Quotations:Plot It Yourself

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by Rex Stout (1959)
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  1. Page references for unsigned quotations follow the British 1959 edition of the novel, titled Murder in Style (Collins, The Crime Club, 1959). Page references for quotations submitted by Faterson follow the 1960 Bantam Books edition, in which the novel is 170 pages long. Where there are two page references given, the one in [square brackets] refers to the US edition used by Faterson.
  2. Compare the quote from page 22f, above
  3. Compare the 5th sentence in the quote from page 22f, above
  4. This does not really agree with the description of that situation in chapter 1 of The Black Mountain (1954). Credit goes to our contributor Adonis Guilfoyle for pointing out the inconsistency. [Faterson]

Nero Wolfe in chapter 3, page 22f [1]

  “But there are two others [similarities]. One is punctuation. They are all fond of semicolons and use them where most people would prefer a comma or a dash. The other is more subtle but to me the most conclusive. A clever man might successfully disguise every element of his style but one – the paragraphing. Diction and syntax may be determined and controlled by rational processes in full consciousness, but paragraphing – the decision whether to take short hops or long ones, whether to hop in the middle of a thought or action or finish it first – that comes from instinct, from the depths of personality. I will concede the possibility that the verbal similarities, and even the punctuation, could be coincidence, though it is highly improbable; but not the paragraphing. These three stories were paragraphed by the same person.” 

--Faterson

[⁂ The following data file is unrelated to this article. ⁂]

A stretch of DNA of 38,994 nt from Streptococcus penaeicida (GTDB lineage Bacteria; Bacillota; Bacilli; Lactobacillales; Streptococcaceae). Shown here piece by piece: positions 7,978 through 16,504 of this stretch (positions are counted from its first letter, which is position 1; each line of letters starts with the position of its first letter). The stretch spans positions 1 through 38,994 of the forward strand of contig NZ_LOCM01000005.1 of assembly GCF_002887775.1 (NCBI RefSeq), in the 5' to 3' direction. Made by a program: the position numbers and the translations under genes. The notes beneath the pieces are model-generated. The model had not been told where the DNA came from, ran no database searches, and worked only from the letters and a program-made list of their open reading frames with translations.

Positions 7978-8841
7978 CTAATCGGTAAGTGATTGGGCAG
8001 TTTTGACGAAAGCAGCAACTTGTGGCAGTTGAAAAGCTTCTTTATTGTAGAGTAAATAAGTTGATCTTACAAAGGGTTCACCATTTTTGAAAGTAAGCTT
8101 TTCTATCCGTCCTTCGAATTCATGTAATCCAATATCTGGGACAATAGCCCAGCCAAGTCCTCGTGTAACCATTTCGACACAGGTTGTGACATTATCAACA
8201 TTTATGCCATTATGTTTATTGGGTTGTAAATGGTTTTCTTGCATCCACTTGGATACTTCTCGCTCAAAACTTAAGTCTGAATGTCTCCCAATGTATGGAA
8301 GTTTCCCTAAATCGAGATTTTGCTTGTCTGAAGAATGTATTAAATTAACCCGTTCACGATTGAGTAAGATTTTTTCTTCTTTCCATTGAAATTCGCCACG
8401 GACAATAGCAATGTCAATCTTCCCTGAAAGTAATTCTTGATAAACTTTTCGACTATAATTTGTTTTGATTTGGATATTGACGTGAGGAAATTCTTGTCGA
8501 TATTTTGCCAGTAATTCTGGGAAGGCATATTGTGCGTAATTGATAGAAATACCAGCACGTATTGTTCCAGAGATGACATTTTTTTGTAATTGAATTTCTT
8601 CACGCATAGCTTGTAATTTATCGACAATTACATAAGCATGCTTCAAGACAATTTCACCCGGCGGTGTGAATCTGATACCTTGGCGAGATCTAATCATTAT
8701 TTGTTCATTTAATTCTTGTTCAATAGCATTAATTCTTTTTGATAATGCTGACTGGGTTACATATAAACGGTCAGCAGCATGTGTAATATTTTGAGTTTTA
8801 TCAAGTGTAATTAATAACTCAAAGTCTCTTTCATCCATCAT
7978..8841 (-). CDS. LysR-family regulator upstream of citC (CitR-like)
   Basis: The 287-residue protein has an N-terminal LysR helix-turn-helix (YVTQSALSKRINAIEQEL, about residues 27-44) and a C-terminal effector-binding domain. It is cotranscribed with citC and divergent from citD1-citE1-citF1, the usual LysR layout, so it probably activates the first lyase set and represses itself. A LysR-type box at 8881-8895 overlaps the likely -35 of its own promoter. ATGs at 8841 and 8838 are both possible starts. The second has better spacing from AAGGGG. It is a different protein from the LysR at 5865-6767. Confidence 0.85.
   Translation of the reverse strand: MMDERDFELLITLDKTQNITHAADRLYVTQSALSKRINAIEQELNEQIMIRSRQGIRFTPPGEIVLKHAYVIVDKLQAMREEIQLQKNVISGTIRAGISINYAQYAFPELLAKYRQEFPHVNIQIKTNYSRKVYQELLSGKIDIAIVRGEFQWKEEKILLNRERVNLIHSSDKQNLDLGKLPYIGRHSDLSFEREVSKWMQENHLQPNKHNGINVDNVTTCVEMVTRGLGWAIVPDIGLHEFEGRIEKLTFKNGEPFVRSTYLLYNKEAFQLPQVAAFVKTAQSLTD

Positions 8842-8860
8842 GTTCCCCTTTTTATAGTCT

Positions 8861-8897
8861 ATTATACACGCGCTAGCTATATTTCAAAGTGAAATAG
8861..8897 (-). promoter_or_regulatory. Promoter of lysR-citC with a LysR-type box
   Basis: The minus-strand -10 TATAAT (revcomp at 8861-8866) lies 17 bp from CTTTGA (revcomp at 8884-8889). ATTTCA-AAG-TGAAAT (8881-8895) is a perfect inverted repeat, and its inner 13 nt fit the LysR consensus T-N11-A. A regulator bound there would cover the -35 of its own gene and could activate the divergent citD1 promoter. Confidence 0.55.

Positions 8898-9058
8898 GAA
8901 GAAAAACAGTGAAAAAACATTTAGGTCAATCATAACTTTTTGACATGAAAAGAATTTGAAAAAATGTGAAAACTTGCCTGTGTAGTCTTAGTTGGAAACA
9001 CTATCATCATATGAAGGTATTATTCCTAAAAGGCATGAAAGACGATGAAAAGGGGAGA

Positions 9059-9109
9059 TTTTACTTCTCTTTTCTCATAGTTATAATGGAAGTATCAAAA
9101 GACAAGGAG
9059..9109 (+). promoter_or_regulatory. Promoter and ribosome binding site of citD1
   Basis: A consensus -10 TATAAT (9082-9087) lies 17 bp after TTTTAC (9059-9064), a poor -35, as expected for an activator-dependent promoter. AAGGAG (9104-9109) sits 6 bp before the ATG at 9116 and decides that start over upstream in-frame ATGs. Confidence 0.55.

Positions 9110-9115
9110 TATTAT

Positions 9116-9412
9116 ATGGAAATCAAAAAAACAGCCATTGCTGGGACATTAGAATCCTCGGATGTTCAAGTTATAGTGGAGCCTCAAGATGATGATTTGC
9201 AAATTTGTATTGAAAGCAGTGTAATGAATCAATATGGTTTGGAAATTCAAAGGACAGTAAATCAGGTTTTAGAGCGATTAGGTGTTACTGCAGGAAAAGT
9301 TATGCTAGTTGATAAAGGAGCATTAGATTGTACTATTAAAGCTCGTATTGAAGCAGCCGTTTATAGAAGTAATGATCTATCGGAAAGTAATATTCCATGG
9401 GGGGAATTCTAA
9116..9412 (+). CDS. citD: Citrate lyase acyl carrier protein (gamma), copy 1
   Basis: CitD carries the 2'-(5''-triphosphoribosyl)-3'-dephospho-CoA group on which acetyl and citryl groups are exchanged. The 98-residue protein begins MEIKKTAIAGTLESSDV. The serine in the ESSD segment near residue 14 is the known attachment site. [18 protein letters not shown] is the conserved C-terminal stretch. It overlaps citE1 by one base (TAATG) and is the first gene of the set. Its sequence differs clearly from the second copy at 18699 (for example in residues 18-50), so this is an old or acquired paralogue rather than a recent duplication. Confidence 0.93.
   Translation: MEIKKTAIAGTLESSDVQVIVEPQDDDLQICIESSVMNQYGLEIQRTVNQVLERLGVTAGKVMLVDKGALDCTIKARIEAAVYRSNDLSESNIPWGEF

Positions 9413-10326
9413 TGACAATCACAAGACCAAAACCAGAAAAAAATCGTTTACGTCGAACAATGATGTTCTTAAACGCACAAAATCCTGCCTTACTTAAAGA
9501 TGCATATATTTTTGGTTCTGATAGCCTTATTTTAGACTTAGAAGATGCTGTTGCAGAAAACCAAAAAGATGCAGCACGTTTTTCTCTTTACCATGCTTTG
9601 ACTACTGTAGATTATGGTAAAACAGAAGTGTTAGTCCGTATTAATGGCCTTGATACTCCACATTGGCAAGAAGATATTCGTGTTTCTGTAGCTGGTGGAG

ib., page 30 [24]

When he [Wolfe] had gone I took the three stories to my desk and spent half an hour studying paragraphing[2], and though Lily Rowan told me once that I am about as subtle as a sledge hammer – at a moment when her diction was not determined and controlled by rational processes in full consciousness[3] – I saw what Wolfe meant.

ib.

My status and function are whatever a given situation calls for, and the question who decides what it calls for is what occasionally creates an atmosphere in which Wolfe and I are not speaking.

Archie and Fritz, Chapter 4, page 35

I grinned at him. He regards every woman who enters the house as a potential threat to his kitchen, not to mention the rest of his precinct, and he was particularly suspicious of Dol Bonner, Dol being short for Theodolinda, the only female owner and operator of a detective agency in New York. ‘No,’ I said, ‘she came yesterday on a personal matter. Mr Wolfe keeps phoning to ask her to dinner, and she wants me to get him to stop annoying her.’

He pointed the spoon at me. ‘Archie, if I could lie with your aplomb I would be an ambassador.’

Chapter 5, page 41

So [Wolfe] pulled a mutiny, the first one in three years. His mutinies are not like other people’s. Other people mutiny against the Army or Navy, or some other authority, but he mutinies against himself.